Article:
At the time the UK was completing its first stretch of high-speed rail in 2007, China had barely left the station. Nearly a decade on, Britain still has only that same 68-mile (109km) stretch of track, but China has built itself the longest high-speed network in the world.
At more than 12,000km (7,450 miles) in total, it is well over double the length of the European and Japanese networks combined.
So if you want to get a sense of what the future of rail travel might look like, China would seem to be the place to come.
As it stands, train technology doesn’t seem to have changed much for decades.
The UK may have just received its first Hitachi-made Super Express high-speed train capable of running at up to 140mph (225km/h), but this is hardly a quantum leap forward.
The much-loved InterCity 125 – as its name suggests – could do 125mph back in the 1970s. And France’s TGV and Spain’s AVE travel at more than 190mph.
So when will we see truly superfast trains bulleting through the countryside, capable of speeds of several hundred miles per hour?
A lot of hopes are being pinned on “evacuated tube transport” (ETT) technology, inside China and elsewhere.
Friction is the enemy of speed, and air friction increases exponentially the faster we go. This means the current upper limit for conventional high-speed trains is about 250mph.
So the theory is that by running trains through vacuum tubes, and raising them off the tracks using existing maglev [magnetic levitation] technology, drag could be reduced to near zero.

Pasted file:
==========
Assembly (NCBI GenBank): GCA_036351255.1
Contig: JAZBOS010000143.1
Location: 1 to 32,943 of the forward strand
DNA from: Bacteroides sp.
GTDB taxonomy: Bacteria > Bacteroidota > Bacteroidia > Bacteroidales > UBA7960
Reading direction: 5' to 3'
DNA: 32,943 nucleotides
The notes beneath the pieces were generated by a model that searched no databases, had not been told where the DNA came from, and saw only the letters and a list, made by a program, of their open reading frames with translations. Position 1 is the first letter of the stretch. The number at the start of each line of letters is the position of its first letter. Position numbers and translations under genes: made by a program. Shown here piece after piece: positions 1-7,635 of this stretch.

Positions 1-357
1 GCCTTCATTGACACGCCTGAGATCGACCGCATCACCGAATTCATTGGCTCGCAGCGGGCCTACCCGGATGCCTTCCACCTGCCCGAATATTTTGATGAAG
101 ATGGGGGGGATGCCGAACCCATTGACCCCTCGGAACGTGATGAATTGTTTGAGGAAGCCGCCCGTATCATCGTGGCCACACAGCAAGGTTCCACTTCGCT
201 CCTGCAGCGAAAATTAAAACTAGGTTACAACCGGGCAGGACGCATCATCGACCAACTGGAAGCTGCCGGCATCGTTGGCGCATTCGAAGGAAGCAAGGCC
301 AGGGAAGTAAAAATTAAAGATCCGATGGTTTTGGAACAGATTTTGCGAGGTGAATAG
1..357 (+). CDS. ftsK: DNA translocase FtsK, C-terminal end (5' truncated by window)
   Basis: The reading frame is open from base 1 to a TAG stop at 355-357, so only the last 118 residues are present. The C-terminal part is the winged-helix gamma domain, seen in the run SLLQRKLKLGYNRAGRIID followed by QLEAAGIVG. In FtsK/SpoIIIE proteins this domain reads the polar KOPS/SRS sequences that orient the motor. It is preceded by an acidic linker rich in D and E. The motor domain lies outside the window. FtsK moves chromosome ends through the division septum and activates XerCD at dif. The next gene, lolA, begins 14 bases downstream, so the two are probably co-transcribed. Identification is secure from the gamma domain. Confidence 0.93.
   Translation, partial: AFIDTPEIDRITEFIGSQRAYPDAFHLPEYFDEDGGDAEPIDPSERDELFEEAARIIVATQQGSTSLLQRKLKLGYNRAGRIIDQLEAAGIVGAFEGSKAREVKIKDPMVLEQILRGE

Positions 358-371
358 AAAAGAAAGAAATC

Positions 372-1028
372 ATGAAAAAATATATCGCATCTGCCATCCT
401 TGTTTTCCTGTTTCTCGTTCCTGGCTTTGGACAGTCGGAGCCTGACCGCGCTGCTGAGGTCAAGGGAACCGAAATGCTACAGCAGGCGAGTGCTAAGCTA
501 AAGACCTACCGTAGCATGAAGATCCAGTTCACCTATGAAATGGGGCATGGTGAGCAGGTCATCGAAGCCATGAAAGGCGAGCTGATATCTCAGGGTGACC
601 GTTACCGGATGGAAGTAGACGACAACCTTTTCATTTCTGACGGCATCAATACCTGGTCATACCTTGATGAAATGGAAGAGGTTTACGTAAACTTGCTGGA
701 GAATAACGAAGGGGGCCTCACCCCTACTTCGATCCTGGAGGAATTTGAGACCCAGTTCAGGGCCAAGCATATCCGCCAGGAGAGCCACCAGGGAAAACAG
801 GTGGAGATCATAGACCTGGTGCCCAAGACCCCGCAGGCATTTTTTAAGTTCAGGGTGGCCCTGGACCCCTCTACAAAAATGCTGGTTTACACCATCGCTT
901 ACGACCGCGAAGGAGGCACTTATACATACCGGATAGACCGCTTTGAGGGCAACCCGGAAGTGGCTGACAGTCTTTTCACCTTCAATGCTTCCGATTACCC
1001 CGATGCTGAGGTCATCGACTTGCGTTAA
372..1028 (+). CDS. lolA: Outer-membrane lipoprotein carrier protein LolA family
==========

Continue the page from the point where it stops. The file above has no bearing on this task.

These ETT trains could potentially travel at over 1,000mph.
While the much talked-about Hyperloop proposed by Tesla Motors and SpaceX founder Elon Musk, will be trialled in California next year, China is already ahead of the game.
Dr Deng Zigang, from the Applied Superconductivity Laboratory at China’s Southwest Jiaotong University, has built just such a system: a 6m radius vacuum train tunnel and he has begun testing.
But these are early days. Reports suggest Dr Deng’s small train has so far only reached speeds of 25km/h, and there are many who doubt whether such technology will ever become a reality.
“Viable public transport needs a lot more than experiments,” says Prof Sun Zhang, a railway expert from Shanghai’s Tongji University.
“It needs to be achievable in construction, they have to be able to control the risk, and they have to have concern about the cost.
“So my personal view,” he adds, “is that, at this stage at least, this is just a theory.”
Jeremy Acklam, transport expert at the Institution of Engineering and Technology, agrees that a combination of maglev and vacuum technologies would be “very much more expensive” than traditional high-speed rail. “We need to ask ourselves how much extra speed is worth?” he says.
Maglev tech is expensive because the repelling magnets and copper coils use a lot of electricity, and the track infrastructure is far more complex than conventional steel rails.
“Achieving a vacuum across a long distance is a significant engineering challenge,” says Mr Acklam.
Then there are the safety issues.
How would passengers be evacuated if the train broke down, and how would the emergency services gain access?
There’s also the obvious point that many people might not like travelling in a tube with no windows to look through.
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